• While they don't need to sue you, I believe the IRS have to go before a court in order to actually get their money if you refuse to pay them. – DJClayworth Oct 21 '15 at 16:17
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    @DJClayworth I don't believe so. They can place levies and garnish wages without any court order, that I know for sure. The reason is that they're an enforcement agency and enforce the law. They do press charges in criminal cases, but not to collect actual taxes owed. – littleadv Oct 21 '15 at 16:31
  • Very well said. Any IRS scam would have to be a written IRS scam. – Paul Draper Oct 22 '15 at 4:42
  • Slight disagreement: first, and importantly, I concur IRS always uses paper mail, not phone and also not email, to initiate contact and for any demand or final action. But IME once a case is open in Appeals or (especially) the Advocate Service, they will phone you for minor events like 'received your updated evidence' or '(further) delay while we check with $office'. Also TTBOMK (fairly rare) criminal cases are investigated by IRS but actually prosecuted by the Justice department centrally or a district US Attorney, like all other Federal crimes. – dave_thompson_085 Feb 2 '17 at 4:55
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This is a scam going around. The recording is soliciting a call back at which point they will try to get you to pay down your "debt" with on a credit card.

If you get such a call, you should report it to the FTC. Include the number that call you if you can. https://www.ftccomplaintassistant.gov/#crnt&panel1-1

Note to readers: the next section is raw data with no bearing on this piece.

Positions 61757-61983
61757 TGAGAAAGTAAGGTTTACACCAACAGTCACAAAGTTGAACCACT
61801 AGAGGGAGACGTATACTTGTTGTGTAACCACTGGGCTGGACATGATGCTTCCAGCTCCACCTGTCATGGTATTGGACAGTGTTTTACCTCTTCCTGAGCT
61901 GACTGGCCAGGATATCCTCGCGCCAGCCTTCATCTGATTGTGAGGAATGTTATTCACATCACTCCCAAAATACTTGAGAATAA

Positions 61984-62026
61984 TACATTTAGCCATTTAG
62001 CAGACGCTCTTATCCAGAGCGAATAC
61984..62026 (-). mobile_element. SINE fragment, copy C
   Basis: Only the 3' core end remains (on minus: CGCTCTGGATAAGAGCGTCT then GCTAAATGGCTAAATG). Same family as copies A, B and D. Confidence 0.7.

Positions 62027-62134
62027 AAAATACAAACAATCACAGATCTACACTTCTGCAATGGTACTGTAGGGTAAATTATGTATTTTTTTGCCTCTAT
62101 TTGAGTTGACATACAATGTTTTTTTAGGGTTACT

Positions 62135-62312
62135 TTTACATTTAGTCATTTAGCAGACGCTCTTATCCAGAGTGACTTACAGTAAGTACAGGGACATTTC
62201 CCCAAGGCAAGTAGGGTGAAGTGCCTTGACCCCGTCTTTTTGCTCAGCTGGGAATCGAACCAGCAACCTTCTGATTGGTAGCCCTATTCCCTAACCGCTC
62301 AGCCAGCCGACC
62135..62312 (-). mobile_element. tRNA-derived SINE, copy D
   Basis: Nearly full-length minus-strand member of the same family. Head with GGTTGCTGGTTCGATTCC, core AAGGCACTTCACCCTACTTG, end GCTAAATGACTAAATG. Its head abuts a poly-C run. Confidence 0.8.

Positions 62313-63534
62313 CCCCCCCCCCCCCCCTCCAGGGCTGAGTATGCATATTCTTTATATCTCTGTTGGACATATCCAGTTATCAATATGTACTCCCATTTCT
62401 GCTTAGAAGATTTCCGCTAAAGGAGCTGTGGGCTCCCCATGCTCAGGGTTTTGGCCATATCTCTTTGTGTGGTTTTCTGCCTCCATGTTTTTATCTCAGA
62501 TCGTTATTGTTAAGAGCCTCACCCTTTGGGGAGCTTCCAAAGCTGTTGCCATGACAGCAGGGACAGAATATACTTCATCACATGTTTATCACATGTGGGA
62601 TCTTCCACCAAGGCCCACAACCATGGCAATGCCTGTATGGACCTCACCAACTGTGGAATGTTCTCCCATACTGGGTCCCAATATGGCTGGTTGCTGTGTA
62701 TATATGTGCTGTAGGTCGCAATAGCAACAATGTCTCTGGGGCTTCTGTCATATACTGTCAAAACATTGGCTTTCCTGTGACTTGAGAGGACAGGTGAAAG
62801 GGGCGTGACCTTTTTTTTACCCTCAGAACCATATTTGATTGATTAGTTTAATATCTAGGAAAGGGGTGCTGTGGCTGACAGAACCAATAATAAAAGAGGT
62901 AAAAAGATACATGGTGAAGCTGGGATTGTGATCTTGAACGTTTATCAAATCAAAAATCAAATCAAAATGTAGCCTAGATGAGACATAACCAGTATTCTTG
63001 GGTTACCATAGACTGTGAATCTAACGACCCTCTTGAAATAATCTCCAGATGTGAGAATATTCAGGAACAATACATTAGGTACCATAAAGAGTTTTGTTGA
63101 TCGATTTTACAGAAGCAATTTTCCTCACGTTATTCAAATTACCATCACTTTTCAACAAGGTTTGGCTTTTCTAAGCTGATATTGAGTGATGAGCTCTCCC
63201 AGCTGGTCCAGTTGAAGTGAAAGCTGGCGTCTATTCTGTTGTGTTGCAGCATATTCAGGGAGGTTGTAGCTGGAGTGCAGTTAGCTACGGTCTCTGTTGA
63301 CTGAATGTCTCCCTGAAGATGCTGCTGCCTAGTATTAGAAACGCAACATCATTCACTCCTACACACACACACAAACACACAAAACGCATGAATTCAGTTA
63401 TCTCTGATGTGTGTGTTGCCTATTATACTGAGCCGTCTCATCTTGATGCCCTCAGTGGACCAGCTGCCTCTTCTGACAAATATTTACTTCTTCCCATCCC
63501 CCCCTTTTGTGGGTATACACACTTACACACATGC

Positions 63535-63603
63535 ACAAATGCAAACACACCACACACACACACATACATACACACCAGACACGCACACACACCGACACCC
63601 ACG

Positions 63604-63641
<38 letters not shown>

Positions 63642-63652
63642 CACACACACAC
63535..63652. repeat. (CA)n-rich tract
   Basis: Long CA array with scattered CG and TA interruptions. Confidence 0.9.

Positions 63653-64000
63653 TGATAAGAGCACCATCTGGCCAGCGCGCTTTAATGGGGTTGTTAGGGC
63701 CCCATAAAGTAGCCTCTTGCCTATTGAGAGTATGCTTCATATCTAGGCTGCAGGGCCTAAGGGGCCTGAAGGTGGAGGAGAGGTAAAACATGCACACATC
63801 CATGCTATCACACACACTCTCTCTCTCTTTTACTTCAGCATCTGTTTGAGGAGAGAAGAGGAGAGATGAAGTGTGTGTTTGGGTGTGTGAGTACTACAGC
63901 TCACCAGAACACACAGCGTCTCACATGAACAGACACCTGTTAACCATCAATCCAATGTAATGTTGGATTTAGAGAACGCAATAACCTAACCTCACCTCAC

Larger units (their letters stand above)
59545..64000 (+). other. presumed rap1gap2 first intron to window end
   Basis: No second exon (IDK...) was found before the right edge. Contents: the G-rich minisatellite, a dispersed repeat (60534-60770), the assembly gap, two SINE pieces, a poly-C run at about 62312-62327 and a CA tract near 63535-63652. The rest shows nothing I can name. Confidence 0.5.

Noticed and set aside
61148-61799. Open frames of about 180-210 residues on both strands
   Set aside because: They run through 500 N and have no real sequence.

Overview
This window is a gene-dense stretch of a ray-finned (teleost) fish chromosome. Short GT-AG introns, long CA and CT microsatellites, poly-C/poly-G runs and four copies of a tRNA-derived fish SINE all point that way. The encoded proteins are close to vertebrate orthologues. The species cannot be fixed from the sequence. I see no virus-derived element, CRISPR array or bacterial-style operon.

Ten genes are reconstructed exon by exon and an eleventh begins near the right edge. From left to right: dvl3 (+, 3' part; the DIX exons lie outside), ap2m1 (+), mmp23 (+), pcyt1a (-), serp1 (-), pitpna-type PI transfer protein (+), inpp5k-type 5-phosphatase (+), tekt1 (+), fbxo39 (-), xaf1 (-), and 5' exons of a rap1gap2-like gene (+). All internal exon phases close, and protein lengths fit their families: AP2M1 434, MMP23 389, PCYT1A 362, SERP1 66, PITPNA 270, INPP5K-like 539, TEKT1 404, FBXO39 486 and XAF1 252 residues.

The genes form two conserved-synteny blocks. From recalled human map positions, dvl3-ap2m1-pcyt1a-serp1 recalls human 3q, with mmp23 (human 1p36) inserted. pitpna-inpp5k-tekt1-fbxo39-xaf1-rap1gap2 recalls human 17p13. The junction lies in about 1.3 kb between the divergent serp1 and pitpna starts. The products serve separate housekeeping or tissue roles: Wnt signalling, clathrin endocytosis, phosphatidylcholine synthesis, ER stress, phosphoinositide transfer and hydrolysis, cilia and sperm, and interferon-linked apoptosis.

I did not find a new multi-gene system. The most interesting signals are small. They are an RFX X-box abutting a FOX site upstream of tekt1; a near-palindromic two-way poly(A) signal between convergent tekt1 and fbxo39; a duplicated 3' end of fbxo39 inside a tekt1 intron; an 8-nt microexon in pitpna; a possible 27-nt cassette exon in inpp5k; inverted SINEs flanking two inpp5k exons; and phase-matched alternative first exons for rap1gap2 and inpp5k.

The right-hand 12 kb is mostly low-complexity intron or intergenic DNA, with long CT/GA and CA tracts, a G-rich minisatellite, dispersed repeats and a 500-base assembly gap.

If you already gave out information based on such a call, you should contact the Treasury Inspector General. https://www.treasury.gov/tigta/contact_report_scam.shtml

Source: http://protectingyourpocket.blog.palmbeachpost.com/2015/04/27/irs-imposter-scam-robo-calls-threaten-victims-with-lawsuit/

9

There are several pages on the IRS’s website warning people about this and other tax-related scams. The most directly relevant article seems to be “Don’t Fall for New Tax Scam Tricks by IRS Posers” and I’m going to quote a key section, which confirms what other people have said:

The real IRS will not:

  • Call you to demand immediate payment. The IRS will not call you if you owe taxes without first sending you a bill in the mail.
  • Demand that you pay taxes and not allow you to question or appeal the amount that you owe.
  • Require that you pay your taxes a certain way. For instance, require that you pay with a prepaid debit card.
  • Ask for credit or debit card numbers over the phone.
  • Threaten to bring in police or other agencies to arrest you for not paying.

If you don’t owe taxes or have no reason to think that you do:

  • Do not provide any information to the caller. Hang up immediately.
  • Contact the Treasury Inspector General for Tax Administration. Use TIGTA’s “IRS Impersonation Scam Reporting” web page to report the incident.
  • You should also report it to the Federal Trade Commission. Use the “FTC Complaint Assistant” on FTC.gov. Please add “IRS Telephone Scam” in the notes.

Emphasis in original.

protected by Chris W. Rea Feb 16 '17 at 4:36